“This is a light on this disparity, illuminates it in particular in this moment…There’s no guise of safety.

If Yale cares most about the people who make up its community, releasing students from a nominal contribution to its budget…It makes such a difference in the lives of students to not have to worry about that cost. If you think about rent off-campus…these things add up. In a time like this, dollars are really not flowing…I really think it is unfair for students to have these unnecessary, additional factors in their decisions. And administrators should understand that this is a time of very, very difficult decisions.

If tuition is the same cost, people have to pay the SIC, and classes are going to be online without support from the university, it makes sense for some people to take a semester or year off, but they shouldn’t have to make that decision based on those factors.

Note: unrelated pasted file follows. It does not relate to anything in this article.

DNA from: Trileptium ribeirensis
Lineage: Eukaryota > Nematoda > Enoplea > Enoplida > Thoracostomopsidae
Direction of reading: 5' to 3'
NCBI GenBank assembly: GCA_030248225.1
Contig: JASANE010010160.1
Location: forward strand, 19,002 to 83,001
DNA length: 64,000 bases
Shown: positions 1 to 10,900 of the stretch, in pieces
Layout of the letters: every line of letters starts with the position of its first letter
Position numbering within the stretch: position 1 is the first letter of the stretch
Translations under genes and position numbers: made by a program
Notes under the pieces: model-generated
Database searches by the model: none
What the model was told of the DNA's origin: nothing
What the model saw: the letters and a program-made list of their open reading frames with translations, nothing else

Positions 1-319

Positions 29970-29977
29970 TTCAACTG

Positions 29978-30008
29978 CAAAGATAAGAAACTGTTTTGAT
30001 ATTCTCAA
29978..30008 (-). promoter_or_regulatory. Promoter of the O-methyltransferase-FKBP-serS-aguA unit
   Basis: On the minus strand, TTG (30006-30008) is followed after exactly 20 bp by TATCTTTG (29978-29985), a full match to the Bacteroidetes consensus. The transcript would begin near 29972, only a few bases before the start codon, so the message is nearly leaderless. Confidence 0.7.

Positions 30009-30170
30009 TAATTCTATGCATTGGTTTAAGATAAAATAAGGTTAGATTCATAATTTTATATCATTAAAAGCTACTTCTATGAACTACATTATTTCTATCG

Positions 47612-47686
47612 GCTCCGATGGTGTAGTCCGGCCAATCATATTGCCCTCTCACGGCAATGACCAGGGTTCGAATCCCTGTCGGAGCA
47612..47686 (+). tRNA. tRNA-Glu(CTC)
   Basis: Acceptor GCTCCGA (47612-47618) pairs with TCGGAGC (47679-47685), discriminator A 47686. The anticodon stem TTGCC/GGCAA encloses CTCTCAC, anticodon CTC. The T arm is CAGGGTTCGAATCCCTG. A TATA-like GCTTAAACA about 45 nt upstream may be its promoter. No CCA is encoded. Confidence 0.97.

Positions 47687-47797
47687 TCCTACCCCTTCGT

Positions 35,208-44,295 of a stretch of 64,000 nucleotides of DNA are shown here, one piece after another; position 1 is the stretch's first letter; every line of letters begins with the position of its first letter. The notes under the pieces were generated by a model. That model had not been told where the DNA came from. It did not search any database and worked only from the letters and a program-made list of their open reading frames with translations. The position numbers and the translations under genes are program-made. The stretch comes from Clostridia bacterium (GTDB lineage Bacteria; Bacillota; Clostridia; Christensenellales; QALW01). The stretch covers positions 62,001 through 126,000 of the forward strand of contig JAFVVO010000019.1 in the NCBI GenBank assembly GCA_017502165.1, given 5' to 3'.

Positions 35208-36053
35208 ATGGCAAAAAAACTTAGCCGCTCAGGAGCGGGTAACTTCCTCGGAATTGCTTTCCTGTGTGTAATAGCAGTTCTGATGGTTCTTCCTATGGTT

I can’t even see some of the things I’m able to access because of where I’m situated. But to start, having a safe and consistent family situation has made a big difference in being able to finish out the semester. Having a separate room to take meetings, etc. was huge. We also got our WiFi fixed…I noticed that someone in one of my classes that someone didn’t have a stable enough internet connection, I just stopped seeing her, and she just slowly started disappearing from class. The loudest voices got louder in seminars and the quiet voices got quieter.

I think Yale should absolutely bolster MHC in the fall. They should really consider rethinking the whole system, not unlike professors in the fall who are rethinking classes for online format. Releasing students from the SIC would allow them to relocate that money to other places in their lives: to counseling, to wellness practices, to food — things that are essential sources of care.”

Lauren Chan, she/her, 2021, Hopper